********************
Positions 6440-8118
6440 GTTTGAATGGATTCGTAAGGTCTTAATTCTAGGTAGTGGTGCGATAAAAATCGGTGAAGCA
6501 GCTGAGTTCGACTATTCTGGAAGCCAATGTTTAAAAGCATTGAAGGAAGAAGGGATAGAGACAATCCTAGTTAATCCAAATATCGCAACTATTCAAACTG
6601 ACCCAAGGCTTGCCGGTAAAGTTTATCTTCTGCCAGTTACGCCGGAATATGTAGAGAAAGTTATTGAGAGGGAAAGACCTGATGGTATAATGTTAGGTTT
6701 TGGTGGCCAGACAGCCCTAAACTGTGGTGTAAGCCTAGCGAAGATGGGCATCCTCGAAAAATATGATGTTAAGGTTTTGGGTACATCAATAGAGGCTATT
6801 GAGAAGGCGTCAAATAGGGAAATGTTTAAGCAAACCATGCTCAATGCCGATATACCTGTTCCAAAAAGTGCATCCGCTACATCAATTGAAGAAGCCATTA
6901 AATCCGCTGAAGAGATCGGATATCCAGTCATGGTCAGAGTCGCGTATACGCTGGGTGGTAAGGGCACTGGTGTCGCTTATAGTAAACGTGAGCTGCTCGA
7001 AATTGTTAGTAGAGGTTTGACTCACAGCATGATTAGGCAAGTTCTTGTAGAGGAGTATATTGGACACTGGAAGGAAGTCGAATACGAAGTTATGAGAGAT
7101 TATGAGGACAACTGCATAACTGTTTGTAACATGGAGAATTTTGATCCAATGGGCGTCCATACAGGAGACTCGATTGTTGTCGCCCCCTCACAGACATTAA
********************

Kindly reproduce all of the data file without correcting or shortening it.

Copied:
Positions 6440-8118
6440 GTTTGAATGGATTCGTAAGGTCTTAATTCTAGGTAGTGGTGCGATAAAAATCGGTGAAGCA
6501 GCTGAGTTCGACTATTCTGGAAGCCAATGTTTAAAAGCATTGAAGGAAGAAGGGATAGAGACAATCCTAGTTAATCCAAATATCGCAACTATTCAAACTG
6601 ACCCAAGGCTTGCCGGTAAAGTTTATCTTCTGCCAGTTACGCCGGAATATGTAGAGAAAGTTATTGAGAGGGAAAGACCTGATGGTATAATGTTAGGTTT
6701 TGGTGGCCAGACAGCCCTAAACTGTGGTGTAAGCCTAGCGAAGATGGGCATCCTCGAAAAATATGATGTTAAGGTTTTGGGTACATCAATAGAGGCTATT
6801 GAGAAGGCGTCAAATAGGGAAATGTTTAAGCAAACCATGCTCAATGCCGATATACCTGTTCCAAAAAGTGCATCCGCTACATCAATTGAAGAAGCCATTA
6901 AATCCGCTGAAGAGATCGGATATCCAGTCATGGTCAGAGTCGCGTATACGCTGGGTGGTAAGGGCACTGGTGTCGCTTATAGTAAACGTGAGCTGCTCGA
7001 AATTGTTAGTAGAGGTTTGACTCACAGCATGATTAGGCAAGTTCTTGTAGAGGAGTATATTGGACACTGGAAGGAAGTCGAATACGAAGTTATGAGAGAT
7101 TATGAGGACAACTGCATAACTGTTTGTAACATGGAGAATTTTGATCCAATGGGCGTCCATACAGGAGACTCGATTGTTGTCGCCCCCTCACAGACATTAA